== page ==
Buying a used hybrid car
Something a little different this time around: buying a hybrid car—used.
One of the pleasant bonuses of owning a hybrid vehicle is that it will probably be reliable. Indeed, according to Consumer Reports, most hybrids are more dependable than their garden-variety non-hybrid counterparts. The Toyota Prius and Camry hybrids, for example, generally top the list of most-reliable cars, period, from CR and elsewhere.
There are exceptions, of course: some years of the Honda Civic/Insight can be problematic, and hybrids, when they do let go, can be frighteningly expensive to repair. As well, hybrid owners tend to keep their cars to the bitter end, and finding a decent used model can be challenging.
At any rate, here are three that seem to have handled themselves well over the years.
2010 Ford Fusion Hybrid Introduced in 2010, this iteration of the Fusion Hybrid is one of Consumer Reports’ “good bet” models. Aside from potential problems with the transmission, fuel, and electrical systems, it does well in most departments and rates a “better than average” used-car verdict from CR. Indeed, it fares better than the non-hybrid V-6 version of this midsize sedan. Some comments from owners: “trunk space is compromised by battery,” “handles like a real car”, “mileage exceeds the rated miles per gallon.” Transport Canada has three safety recalls on file: one for possibly flawed 17-inch wheels, one for transmission linkage issues, and one for a recalcitrant front-seat adjuster. The U.S. National Highway Traffic Safety Administration (NHTSA), meanwhile, has 28 complaints registered regarding this model. A sampling: “almost a complete failure of the brake system”, “the car shut off on me six times before I could make 20 miles,” and “removed my foot from the brake pedal and the car suddenly accelerated, traveling approximately 6 feet”. Problems with the throttle body fuel-injection system and brakes seem to dominate here. Pricewise, the Canadian Black Book puts it at $15,350 these days, while the Red Book says $11,425.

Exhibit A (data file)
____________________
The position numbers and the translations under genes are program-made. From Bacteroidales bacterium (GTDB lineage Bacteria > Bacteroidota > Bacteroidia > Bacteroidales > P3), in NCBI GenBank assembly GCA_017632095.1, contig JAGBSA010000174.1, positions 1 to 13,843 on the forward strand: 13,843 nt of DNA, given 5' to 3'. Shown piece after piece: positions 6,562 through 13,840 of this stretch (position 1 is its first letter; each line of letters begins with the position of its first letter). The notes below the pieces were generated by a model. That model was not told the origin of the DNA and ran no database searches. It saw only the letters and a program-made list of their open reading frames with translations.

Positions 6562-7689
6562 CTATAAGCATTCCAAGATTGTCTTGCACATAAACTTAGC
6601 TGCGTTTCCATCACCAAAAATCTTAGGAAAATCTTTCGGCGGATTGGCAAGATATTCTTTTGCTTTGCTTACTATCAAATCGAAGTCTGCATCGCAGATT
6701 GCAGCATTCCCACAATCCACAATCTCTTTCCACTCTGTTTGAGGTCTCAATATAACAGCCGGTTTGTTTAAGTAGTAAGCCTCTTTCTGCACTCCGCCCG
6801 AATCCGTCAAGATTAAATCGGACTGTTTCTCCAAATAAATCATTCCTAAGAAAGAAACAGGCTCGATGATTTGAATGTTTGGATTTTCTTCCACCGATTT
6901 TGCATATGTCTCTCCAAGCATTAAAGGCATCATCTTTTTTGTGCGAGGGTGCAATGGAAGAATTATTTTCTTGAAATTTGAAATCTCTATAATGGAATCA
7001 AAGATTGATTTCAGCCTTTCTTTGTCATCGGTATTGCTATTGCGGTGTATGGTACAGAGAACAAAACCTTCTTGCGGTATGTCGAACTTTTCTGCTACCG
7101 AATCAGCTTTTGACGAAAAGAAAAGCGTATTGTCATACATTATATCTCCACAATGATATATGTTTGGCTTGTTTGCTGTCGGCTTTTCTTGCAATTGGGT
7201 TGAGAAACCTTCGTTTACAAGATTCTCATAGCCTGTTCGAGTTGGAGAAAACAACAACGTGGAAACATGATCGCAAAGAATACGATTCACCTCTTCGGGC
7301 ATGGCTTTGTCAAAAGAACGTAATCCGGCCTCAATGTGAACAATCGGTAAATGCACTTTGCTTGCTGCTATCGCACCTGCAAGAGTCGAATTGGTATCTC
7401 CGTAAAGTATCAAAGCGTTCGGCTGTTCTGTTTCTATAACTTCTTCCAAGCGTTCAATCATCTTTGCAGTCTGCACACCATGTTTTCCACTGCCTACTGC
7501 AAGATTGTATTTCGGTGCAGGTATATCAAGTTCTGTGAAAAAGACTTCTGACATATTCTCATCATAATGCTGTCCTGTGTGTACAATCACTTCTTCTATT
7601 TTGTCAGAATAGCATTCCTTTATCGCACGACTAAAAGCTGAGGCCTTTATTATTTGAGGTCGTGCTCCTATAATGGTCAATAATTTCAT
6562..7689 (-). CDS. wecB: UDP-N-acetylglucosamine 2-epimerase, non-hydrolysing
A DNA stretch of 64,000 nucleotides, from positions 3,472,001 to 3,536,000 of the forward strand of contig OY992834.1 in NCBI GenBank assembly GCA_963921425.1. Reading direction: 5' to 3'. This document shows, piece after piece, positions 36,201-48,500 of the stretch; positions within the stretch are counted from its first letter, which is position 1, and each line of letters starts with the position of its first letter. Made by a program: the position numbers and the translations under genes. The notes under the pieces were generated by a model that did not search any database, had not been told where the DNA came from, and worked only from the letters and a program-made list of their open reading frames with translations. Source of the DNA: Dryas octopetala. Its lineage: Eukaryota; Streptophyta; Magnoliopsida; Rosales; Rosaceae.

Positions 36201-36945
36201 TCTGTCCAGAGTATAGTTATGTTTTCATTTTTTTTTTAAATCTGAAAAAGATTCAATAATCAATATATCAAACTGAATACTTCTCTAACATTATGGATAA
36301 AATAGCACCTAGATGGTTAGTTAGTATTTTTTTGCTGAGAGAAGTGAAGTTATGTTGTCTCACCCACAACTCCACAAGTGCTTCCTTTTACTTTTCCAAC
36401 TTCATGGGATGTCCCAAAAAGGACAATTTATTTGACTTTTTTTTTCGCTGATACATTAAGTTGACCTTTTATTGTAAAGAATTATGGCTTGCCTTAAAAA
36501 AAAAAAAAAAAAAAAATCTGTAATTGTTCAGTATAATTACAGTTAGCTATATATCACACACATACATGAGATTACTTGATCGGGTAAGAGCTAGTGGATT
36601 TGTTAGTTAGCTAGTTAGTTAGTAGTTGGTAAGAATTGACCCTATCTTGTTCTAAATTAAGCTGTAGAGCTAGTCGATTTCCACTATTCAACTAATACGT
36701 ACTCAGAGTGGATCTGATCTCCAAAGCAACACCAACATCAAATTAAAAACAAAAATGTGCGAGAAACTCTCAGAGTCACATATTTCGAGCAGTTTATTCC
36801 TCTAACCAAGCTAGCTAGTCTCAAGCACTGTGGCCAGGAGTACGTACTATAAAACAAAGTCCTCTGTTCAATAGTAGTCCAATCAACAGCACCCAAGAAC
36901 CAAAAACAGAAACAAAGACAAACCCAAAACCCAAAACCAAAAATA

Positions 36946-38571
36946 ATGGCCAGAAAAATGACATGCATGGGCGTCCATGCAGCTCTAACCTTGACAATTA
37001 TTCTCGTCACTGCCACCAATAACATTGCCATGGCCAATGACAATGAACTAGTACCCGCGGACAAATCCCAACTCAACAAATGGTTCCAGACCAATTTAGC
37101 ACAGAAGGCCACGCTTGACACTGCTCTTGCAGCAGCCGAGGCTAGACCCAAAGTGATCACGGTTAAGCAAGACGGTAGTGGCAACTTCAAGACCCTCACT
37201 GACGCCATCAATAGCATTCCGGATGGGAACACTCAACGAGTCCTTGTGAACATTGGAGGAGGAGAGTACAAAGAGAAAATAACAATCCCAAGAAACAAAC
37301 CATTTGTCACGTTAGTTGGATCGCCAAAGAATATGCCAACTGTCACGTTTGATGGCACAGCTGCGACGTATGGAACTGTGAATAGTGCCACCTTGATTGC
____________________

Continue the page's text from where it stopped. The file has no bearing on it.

2007 Honda Civic Hybrid The NHTSA has one safety recall out there for this vintage of the Civic Hybrid, and it involves the voltage converter, which could malfunction and render the car a nonstarter. Telltale signs include stalling and headlight failure. Add to this five technical service bulletins and a rather high 34 owner complaints. These include problems with the vehicle Integrated Motor Assist (IMA) system, excessive tire wear, and premature battery-failure issues. “Honda refuses to replace any IMA battery unless it completely fails,” says one owner; “the car became unsafe to drive following Honda’s software update 10-034,” claims another, adding, “all owners were asked to have the update performed to prevent hybrid pack deterioration.” Still, Consumer Reports is cautiously positive about the ’07 Civic Hybrid, giving it a “better than average” verdict. Watch out for the climate-control system, but otherwise, this one gets CR’s “good bet” seal of approval. Comments from owners: “This car has almost 47,000 miles and has the original brakes and has never had a repair,” “allows me to use the HOV lane”, and “not a great car for tall people”. The Canadian Black Book values this iteration of the Civic Hybrid at $9,200, while the Red Book has it at $6,525.
2004 Toyota Prius This is the second generation of Toyota’s popular hybrid, and it’s bigger inside than its predecessor, with better fuel economy and improved drivability. The NHTSA found five reasons for recalls: a possibly flawed steering column and yoke on certain models, a questionable electric water pump, iffy airbag deployment, and, of course, the stuck accelerator pedal. To this we can add 52 technical service bulletins and a massive 510 complaints lodged with the government agency. Needless to say, these latter two issues cover every aspect of this generation of Prius, but here’s a sampling: “odometer stops working at 299,999 miles,” “while driving my 2004 Toyota Prius home at night on a dark, winding road, both headlights suddenly went out!!!!” and “sudden acceleration happened three times.” A wonky ignition button and suicidal headlights seem to be common problems. Nonetheless, Consumer Reports gives it a big thumbs-up, with its highest used-car prediction rating and the “good bet” stamp of approval. Engine cooling and electrical glitches are a minor concern, but otherwise this appears to be one of the most dependable cars ever made and is a big favourite with cab drivers across Canada. A few comments from owners: “last week, my Prius turned 143,750 miles,” “limited range from small gas tank”, “love it when the engine shuts off at stoplights.” For a 10-year-old car, the second-generation Prius has held up well; prices seem range from $7,500 to $10,000.